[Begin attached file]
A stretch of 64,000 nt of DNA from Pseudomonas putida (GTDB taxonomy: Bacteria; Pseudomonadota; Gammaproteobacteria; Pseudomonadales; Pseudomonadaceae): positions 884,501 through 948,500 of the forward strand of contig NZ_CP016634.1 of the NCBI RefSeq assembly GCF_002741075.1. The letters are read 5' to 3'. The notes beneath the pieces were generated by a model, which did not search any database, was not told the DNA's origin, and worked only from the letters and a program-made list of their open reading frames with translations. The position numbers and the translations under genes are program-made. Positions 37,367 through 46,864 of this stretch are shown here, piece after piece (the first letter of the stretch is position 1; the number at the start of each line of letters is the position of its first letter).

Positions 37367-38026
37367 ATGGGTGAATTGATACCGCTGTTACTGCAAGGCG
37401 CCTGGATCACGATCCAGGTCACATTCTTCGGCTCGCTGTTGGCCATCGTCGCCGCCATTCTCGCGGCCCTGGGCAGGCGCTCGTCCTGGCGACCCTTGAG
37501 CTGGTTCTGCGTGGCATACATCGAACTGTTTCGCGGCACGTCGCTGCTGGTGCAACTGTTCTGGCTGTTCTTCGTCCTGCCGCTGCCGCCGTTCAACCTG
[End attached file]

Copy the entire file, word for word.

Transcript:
A stretch of 64,000 nt of DNA from Pseudomonas putida (GTDB taxonomy: Bacteria; Pseudomonadota; Gammaproteobacteria; Pseudomonadales; Pseudomonadaceae): positions 884,501 through 948,500 of the forward strand of contig NZ_CP016634.1 of the NCBI RefSeq assembly GCF_002741075.1. The letters are read 5' to 3'. The notes beneath the pieces were generated by a model, which did not search any database, was not told the DNA's origin, and worked only from the letters and a program-made list of their open reading frames with translations. The position numbers and the translations under genes are program-made. Positions 37,367 through 46,864 of this stretch are shown here, piece after piece (the first letter of the stretch is position 1; the number at the start of each line of letters is the position of its first letter).

Positions 37367-38026
37367 ATGGGTGAATTGATACCGCTGTTACTGCAAGGCG
37401 CCTGGATCACGATCCAGGTCACATTCTTCGGCTCGCTGTTGGCCATCGTCGCCGCCATTCTCGCGGCCCTGGGCAGGCGCTCGTCCTGGCGACCCTTGAG
37501 CTGGTTCTGCGTGGCATACATCGAACTGTTTCGCGGCACGTCGCTGCTGGTGCAACTGTTCTGGCTGTTCTTCGTCCTGCCGCTGCCGCCGTTCAACCTG